• Lung scanning is now a second-line diagnostic test for PE. • It is mostly used for patients who cannot tolerate intravenous contrast. • Small particulate aggregates of albumin labeled with a gamma-emitting radionuclide are injected IV and are trapped in the pulmonary capillary bed.

• The perfusion scan defect indicates absent or decreased blood flow, possibly due to PE.

• Ventilation scans, obtained with radiolabeled inhaled gases such as xenon or krypton, improve the specificity of the perfusion scan.

• Abnormal ventilation scans indicate abnormal non ventilated lung, thereby providing possible explanations for perfusion defects other than acute PE, such as asthma or COPD.

Lung Scanning

• A high probability scan for PE is defined as having two or more segmental perfusion defects in the presence of normal ventilation.

• The diagnosis of PE is very unlikely in patients with normal and near-normal scans but is about 90% certain in patients with high-probability scans.

• As many as 40% of patients with high clinical suspicion for PE and "low-probability" scans do, in fact, have PE at angiography.

Magnetic Resonance (MR)
• MR utilizes gadolinium contrast agent, which, unlike iodinated contrast agents used in venography or CT angiography, is not nephrotoxic.

• MR imaging should be considered for suspected DVT or PE patients with renal insufficiency or contrast dye allergy.

• MR pulmonary angiography detects large proximal PE but is not reliable for smaller segmental and sub segmental PE.

Echocardiography
• Echocardiography is not a reliable diagnostic imaging tool for acute PE.

• Transthoracic echo. rarely images thrombus directly.  The best-known indirect sign of PE on transthoracic echo. is  McConnell's sign, hypokinesis of the RV free wall with normal  motion of the RV apex.

• Transesophagealecho should be considered when CT scanning facilities are not available or when a patient has renal failure or severe contrast allergy.  This imaging modality can directly visualize large proximal PE.

VENOUS ULTRASONOGRAPHY
• The primary diagnostic criterion for DVT is loss of vein compressibility. Normally, the vein collapses completely when gentle pressure is applied to the skin overlying it.

• When PE is suspected, venous ultrasonography is useful if it demonstrates DVT because DVT can be considered a surrogate for PE.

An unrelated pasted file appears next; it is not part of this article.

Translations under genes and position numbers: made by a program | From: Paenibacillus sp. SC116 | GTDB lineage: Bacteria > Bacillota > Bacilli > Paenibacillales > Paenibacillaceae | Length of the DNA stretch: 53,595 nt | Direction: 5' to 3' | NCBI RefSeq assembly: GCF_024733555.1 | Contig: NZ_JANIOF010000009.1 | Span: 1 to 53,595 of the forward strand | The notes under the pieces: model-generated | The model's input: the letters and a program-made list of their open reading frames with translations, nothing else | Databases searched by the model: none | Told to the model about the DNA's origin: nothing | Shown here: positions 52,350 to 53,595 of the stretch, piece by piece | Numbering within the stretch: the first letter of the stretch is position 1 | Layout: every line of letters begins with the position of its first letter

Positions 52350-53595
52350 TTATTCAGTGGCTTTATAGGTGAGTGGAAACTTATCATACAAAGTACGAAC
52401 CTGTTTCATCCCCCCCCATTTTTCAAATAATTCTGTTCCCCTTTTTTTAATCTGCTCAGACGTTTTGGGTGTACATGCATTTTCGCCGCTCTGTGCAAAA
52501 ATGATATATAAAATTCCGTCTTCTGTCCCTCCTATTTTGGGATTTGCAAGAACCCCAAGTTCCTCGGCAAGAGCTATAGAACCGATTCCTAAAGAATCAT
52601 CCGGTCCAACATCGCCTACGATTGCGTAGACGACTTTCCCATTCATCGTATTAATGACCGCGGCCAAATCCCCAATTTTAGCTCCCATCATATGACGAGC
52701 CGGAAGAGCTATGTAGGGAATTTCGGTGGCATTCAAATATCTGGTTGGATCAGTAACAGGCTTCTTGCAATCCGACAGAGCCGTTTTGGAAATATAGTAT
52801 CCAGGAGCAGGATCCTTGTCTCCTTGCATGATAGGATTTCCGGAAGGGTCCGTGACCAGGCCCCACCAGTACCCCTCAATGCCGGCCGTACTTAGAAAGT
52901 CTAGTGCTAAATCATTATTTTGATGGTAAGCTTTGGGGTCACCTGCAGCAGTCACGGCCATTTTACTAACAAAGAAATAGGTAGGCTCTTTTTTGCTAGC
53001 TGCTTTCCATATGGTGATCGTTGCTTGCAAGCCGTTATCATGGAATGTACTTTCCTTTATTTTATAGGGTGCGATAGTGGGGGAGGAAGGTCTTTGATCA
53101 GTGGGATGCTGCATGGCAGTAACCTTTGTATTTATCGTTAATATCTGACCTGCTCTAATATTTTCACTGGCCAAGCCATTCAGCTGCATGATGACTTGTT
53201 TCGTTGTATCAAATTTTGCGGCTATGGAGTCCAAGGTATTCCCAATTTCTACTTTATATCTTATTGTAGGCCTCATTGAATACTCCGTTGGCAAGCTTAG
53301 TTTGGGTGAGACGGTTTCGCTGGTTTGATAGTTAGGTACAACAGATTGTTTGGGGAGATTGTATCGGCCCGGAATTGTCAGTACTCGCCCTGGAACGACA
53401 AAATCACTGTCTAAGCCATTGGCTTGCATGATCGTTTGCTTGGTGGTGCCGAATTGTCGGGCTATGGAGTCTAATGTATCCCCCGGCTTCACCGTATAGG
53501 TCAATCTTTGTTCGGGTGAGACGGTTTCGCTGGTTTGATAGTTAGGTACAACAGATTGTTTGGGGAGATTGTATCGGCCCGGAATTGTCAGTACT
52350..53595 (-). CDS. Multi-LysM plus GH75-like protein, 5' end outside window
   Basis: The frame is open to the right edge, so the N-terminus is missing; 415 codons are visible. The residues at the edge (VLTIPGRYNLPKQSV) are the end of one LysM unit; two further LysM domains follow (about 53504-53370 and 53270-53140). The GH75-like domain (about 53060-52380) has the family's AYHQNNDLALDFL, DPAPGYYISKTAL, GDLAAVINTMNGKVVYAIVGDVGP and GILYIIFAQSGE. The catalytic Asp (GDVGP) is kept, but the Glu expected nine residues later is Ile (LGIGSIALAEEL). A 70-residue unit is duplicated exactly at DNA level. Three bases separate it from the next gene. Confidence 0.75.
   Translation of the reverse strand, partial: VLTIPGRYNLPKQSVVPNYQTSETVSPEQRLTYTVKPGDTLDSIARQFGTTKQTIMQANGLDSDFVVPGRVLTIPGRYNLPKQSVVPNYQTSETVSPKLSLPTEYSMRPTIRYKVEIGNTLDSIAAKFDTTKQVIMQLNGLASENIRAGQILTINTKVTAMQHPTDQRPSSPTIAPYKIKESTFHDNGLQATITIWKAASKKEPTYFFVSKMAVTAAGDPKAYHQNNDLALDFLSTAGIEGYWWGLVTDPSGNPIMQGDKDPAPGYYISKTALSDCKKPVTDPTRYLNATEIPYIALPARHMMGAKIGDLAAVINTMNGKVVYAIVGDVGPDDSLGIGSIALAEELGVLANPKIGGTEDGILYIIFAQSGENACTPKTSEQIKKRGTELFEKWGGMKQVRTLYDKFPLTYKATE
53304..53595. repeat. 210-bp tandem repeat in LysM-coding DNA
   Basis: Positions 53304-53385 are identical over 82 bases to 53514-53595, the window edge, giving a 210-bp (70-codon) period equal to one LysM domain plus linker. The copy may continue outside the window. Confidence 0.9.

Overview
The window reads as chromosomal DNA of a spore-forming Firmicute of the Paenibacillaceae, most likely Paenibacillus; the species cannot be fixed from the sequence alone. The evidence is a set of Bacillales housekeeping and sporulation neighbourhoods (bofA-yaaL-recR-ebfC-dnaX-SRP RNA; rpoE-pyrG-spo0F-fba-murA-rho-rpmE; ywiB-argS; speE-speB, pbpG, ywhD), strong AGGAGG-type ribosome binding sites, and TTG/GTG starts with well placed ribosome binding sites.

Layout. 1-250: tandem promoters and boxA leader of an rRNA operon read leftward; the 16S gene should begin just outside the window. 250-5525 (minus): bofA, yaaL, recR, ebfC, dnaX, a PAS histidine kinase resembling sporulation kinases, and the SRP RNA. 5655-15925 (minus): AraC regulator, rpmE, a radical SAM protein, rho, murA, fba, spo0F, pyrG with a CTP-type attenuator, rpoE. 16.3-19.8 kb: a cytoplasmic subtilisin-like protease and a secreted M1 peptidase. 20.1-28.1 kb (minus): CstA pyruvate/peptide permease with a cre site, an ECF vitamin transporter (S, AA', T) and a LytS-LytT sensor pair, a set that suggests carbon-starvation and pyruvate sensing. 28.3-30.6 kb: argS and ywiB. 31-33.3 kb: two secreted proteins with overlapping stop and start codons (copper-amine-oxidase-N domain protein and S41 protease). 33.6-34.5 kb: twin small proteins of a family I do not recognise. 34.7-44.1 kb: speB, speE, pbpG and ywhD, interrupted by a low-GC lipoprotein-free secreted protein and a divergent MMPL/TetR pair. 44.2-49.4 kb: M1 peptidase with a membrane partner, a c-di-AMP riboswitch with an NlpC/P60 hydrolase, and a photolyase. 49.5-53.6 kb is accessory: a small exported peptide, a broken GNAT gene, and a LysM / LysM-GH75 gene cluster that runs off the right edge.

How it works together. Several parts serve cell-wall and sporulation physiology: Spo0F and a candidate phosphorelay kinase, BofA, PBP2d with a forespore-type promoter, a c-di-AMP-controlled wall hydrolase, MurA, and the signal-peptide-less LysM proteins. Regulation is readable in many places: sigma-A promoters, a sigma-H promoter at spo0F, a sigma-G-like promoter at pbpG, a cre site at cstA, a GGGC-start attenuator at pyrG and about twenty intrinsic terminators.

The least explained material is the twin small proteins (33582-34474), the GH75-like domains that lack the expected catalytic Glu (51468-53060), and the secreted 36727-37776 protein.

• However, at least half of patients with PE have no imaging evidence of DVT.

• Therefore if clinical suspicion of PE is moderate or high, patients without evidence of DVT should undergo further investigation for PE.

Invasive Diagnostic Modalities
Pulmonary Angiography :  -Chest CT with contrast has virtually replaced invasive pulmonary angiography as a diagnostic test.
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- reserved for patients with technically unsatisfactory chest CTs or for those in whom an interventional procedure such as catheter-directed thrombolysis or embolectomy is planned. - A definitive diagnosis of PE depends upon visualization of an intraluminal filling defect in more than one projection. -Secondary signs of PE include abrupt occlusion ("cut-off") of vessels, segmental oligemiaor avascularity, a prolonged arterial phase with slow filling, or tortuous, tapering peripheral vessels

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Invasive Diagnostic Modalities
• Contrast Phlebography
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Venous ultrasonography has virtually replaced contrast phlebography as the diagnostic test for suspected DVT.

Integrated diagnostic approach

MANAGEMENT

MANAGEMENT
Risk Stratification

Predictors of Increased Mortality
• Clinical  Systolic blood pressure less than or equal to 100 mm Hg  Age older than 70 years  Heart rate higher than 100 beats/min  Congestive heart failure ,Chronic lung disease ,Cancer

• Cardiac Biomarkers and Imaging  Elevated troponin I or troponin T  Elevated BNP or pro-BNP  Right ventricular hypokinesis on echocardiogram  Right ventricular enlargement on chest CT